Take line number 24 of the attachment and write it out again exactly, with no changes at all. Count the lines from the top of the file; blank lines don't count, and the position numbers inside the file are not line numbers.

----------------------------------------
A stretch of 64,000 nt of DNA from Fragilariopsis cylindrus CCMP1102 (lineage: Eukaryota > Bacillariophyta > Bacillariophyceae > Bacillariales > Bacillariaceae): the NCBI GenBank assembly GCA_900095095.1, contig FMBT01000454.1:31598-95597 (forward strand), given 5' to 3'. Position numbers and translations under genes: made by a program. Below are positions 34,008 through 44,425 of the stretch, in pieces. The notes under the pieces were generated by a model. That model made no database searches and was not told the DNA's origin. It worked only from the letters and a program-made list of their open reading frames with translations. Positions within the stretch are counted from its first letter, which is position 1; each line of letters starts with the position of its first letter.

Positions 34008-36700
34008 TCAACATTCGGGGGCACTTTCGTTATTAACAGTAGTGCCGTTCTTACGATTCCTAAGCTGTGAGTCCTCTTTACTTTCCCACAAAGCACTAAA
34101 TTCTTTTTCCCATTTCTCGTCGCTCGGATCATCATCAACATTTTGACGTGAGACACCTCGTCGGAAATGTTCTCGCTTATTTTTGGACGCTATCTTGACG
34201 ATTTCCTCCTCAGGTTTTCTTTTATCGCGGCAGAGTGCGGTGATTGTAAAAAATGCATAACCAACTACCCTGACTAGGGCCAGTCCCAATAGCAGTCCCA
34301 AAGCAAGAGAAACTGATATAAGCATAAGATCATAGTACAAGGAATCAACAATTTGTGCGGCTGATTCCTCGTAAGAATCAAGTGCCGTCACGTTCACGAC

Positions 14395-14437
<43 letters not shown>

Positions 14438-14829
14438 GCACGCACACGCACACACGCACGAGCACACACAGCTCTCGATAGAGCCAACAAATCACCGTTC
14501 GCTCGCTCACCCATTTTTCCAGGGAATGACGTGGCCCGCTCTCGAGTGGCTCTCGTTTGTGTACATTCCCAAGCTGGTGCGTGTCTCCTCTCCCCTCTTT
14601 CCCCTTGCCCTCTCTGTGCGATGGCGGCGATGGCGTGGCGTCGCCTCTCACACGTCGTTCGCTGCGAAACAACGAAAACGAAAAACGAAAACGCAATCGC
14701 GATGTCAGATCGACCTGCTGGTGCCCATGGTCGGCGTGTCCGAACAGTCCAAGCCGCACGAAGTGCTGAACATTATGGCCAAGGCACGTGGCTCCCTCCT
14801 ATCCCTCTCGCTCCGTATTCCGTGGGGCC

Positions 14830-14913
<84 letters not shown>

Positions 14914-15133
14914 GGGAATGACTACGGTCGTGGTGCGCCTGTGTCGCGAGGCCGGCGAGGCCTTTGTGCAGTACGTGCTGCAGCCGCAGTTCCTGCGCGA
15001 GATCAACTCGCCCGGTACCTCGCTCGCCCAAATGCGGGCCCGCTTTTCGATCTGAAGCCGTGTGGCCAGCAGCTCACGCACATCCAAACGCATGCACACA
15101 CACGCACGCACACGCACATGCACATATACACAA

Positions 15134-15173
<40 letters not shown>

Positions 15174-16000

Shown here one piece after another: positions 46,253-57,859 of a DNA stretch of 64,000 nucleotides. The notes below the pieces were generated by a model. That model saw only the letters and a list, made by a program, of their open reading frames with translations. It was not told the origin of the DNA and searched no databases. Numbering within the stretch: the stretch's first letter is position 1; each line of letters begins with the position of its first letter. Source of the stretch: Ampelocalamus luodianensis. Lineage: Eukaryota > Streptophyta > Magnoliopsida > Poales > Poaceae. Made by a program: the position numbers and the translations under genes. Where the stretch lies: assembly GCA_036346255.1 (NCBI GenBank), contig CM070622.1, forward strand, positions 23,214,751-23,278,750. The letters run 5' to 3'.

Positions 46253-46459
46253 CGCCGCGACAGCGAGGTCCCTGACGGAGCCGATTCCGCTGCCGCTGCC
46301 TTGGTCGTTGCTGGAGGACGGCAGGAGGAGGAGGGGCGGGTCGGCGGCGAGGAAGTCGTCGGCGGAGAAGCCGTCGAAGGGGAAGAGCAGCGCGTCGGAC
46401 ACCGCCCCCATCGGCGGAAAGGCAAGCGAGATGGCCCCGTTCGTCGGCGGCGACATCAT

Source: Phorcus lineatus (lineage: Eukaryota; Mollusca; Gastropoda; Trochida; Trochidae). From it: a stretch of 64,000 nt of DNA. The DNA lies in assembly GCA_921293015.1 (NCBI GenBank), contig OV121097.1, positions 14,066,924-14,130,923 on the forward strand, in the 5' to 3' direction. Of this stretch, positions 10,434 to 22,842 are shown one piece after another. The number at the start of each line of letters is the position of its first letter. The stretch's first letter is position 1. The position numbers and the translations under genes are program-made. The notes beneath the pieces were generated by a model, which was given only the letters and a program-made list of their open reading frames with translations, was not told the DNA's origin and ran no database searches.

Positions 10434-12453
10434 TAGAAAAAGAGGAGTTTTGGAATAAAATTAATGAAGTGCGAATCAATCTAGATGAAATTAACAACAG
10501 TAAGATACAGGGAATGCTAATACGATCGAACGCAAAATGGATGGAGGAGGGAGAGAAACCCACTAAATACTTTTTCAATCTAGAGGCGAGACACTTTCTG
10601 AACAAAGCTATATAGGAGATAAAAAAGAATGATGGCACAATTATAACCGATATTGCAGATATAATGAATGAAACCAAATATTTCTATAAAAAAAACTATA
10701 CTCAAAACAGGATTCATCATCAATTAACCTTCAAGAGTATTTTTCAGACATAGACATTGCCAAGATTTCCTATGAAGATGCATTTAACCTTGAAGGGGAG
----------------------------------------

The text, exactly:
Shown here one piece after another: positions 46,253-57,859 of a DNA stretch of 64,000 nucleotides. The notes below the pieces were generated by a model. That model saw only the letters and a list, made by a program, of their open reading frames with translations. It was not told the origin of the DNA and searched no databases. Numbering within the stretch: the stretch's first letter is position 1; each line of letters begins with the position of its first letter. Source of the stretch: Ampelocalamus luodianensis. Lineage: Eukaryota > Streptophyta > Magnoliopsida > Poales > Poaceae. Made by a program: the position numbers and the translations under genes. Where the stretch lies: assembly GCA_036346255.1 (NCBI GenBank), contig CM070622.1, forward strand, positions 23,214,751-23,278,750. The letters run 5' to 3'.